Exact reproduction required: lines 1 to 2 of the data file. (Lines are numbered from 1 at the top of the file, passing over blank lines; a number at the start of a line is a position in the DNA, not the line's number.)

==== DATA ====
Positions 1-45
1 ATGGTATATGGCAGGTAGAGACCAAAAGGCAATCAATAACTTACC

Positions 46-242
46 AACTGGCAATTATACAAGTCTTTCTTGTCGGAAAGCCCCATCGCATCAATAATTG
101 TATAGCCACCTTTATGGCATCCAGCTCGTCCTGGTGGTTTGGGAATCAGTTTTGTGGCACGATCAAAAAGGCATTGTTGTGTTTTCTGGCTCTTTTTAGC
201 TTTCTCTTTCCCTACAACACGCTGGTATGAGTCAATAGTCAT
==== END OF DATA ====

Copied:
Positions 1-45
1 ATGGTATATGGCAGGTAGAGACCAAAAGGCAATCAATAACTTACC